HideShow resource information
View mindmap
  • Volksgemeinschaft - treatment of 'outsiders'
    • Certain groups were excluded from the 'people's community'
      • The mentally ill, asocials, homosexuals, ethinic minorities and the Jews
    • Mentally ill
      • The Nazis wanted a racially pure community, and to protect the existing 'pure blood stock' of Germany. The government decided to prevent those with incurable illnesses from having children.
      • The policy of Euthanasia were carried out in secret on children with congenital deformities from 1938 onwards and was soon extended to adults.
        • It was stopped for a while because of public outcry (the bishop of Munster spoke out against it in August 1941) but it was started again later
    • Asocials
      • The Nazis believed that criminal and asocial behaviour such as alcholism and prostitution were determined by genetic factors. They were enemies of society in the eyes of the Nazi. Anyone with these perceived disorders had to be sterilized
        • The law of November 1933 against dangerous Habitual criminals introduced the principle of compulsory castration for certain types of sexual offenders. Increasing punishments and the treatment of people in prisons and concentration camps were determined by biological, or, racial, criteria.
    • Homosexuals
      • To the Nazis, homosexuality was degenerate and a threat to the Aryan race, as it discouraged the birth of Children. With the Murder of Rohm, a homosexual, homophobia massively increased in the Nazi party
        • A special department was created in the Gestapo for dealing with homosexuals, and in 1935 much tougher laws against it were announced. Raids and arrests were coordinated by a new Reich Central Office for the Combating of Homosexuality and abortion. During the Third Reich over 50,000 homosexual men were arrested, 2/3 of whom were imprisoned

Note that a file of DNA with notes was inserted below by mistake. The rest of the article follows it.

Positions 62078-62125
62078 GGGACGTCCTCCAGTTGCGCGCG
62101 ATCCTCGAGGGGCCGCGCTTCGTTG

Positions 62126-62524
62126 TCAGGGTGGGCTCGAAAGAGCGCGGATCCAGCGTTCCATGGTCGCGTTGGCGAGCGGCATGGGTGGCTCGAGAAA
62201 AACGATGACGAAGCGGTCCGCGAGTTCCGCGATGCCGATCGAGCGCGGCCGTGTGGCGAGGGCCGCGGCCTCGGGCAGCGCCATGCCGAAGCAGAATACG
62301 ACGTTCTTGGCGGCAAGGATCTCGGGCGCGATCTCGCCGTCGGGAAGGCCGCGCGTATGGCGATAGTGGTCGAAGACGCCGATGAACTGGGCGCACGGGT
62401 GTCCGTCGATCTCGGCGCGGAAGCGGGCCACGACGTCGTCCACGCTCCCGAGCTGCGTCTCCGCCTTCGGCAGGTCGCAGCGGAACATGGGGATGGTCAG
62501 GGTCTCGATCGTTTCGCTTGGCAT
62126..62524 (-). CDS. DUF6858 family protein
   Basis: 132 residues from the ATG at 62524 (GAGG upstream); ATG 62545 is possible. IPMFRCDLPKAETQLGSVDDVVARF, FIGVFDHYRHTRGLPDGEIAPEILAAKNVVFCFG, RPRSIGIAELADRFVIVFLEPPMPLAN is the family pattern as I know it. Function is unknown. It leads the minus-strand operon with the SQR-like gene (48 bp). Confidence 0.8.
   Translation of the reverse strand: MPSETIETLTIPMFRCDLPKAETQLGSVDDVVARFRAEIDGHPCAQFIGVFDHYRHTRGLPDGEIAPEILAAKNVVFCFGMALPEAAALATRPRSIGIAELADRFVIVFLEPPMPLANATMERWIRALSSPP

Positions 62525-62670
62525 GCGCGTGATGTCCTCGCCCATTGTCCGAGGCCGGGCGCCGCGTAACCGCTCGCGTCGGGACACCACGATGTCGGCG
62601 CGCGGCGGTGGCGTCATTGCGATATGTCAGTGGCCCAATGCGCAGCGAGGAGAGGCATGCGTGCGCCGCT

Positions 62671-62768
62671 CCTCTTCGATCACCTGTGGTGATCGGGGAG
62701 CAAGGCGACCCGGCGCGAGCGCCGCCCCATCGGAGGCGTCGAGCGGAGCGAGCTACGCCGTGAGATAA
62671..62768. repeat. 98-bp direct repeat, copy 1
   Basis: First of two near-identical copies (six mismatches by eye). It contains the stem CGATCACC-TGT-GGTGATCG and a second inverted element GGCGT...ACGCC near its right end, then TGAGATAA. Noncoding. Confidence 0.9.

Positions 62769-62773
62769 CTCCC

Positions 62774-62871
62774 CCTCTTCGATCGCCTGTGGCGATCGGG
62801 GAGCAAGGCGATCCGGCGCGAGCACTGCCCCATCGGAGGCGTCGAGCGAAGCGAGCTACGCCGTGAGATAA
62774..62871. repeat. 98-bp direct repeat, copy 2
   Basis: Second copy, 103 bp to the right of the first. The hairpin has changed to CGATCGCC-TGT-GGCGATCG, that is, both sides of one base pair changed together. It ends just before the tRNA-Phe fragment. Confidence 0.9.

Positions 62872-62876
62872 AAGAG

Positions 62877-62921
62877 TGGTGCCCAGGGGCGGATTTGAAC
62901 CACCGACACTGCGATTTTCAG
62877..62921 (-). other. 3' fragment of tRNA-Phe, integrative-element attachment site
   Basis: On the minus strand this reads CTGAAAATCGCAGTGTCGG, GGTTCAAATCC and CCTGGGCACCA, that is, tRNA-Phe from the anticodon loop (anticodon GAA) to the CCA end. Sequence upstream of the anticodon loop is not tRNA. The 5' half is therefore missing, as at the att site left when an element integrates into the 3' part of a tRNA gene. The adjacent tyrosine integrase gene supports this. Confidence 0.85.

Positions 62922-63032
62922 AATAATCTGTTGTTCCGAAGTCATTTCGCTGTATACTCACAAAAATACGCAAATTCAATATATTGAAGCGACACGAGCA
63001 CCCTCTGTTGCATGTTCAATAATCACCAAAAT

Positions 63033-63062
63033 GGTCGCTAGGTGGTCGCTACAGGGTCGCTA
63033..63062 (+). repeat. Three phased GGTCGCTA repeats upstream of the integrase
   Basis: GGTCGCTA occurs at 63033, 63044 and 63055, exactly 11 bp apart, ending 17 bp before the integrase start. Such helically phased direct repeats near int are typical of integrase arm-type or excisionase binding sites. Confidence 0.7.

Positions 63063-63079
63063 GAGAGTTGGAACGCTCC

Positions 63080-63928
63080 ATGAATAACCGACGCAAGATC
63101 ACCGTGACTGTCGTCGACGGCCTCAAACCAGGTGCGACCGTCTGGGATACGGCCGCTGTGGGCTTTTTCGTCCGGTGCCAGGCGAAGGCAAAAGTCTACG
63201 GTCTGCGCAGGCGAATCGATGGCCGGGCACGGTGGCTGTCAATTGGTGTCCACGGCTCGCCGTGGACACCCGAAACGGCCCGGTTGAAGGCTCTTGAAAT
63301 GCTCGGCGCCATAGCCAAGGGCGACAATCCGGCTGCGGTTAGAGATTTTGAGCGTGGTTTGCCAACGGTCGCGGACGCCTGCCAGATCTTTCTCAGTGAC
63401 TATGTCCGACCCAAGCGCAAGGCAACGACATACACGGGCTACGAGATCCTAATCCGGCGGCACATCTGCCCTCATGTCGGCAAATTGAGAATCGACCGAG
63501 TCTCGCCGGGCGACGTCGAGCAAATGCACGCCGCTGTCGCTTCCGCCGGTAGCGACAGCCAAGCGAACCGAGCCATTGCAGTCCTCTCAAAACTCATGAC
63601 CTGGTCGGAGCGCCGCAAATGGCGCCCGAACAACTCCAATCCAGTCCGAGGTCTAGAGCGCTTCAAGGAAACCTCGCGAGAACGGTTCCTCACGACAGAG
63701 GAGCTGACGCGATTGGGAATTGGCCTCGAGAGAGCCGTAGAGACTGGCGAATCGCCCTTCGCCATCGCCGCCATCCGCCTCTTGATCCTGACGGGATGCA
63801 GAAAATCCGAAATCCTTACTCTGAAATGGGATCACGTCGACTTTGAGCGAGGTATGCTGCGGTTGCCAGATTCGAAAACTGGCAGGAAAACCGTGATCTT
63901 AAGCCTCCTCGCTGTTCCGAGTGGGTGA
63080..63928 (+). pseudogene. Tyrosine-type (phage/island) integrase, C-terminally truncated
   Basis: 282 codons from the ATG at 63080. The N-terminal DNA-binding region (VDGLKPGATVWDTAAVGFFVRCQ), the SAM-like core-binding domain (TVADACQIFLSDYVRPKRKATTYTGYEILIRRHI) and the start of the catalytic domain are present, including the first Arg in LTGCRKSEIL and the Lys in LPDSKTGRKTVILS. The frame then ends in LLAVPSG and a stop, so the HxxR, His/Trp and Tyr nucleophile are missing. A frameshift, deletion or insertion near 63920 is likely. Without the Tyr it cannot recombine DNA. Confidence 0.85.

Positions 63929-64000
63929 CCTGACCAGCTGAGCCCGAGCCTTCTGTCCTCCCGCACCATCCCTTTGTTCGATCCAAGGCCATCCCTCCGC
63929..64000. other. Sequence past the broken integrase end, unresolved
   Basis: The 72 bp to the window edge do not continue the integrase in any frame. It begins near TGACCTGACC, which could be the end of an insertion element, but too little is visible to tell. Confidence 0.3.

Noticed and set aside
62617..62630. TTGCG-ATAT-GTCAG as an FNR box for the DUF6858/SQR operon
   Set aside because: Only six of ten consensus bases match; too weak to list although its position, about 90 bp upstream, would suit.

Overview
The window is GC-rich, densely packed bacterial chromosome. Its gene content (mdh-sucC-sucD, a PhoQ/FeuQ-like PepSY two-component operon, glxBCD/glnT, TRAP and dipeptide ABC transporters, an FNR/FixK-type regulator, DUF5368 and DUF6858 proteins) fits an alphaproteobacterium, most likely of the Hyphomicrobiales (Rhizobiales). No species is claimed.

• Ethnic minorities
      • The concept of the Aryan race was automatically prejudiced against racial minorities. In particular, the Nazis hated the Sinti and the Roma (Gypsies)  because they were mixed race and so apparently more likely to have asocial qualities.
        • In 1937, the sterilisation programme was extended to apply to the small number of mixed race Afro-German children living in Germany. In September 1939 Himm;er ordered the deportation of the 30,000 gypsies in the Reich to specially designated sites Poland.. By 1945 only a few hundred had escaped being sent to Aushwitz
    • Why did the Nazis persecute the Jews? The Nazis thought that the Jews were plotting, on a worldwide scale, the destruction of Germany and the German people
      • They felt the Jews were behind communism, which they also hated. In their minds, many Nazis thought that the Jews epitomised the opposite of the 'true german'
      • Many Nazis thought the Jews were to blame for the surrendering og Germany and the Treaty of Versailles
      • The Jews for most Nazis had attained the statutes of mythological demons on whom they focused their anxiety's about the modern world. They were views as an 'alien, secluded race in the middle of german life'
      • General feeling that they had grown too powerful


No comments have yet been made

Similar History resources:

See all History resources »See all German resources »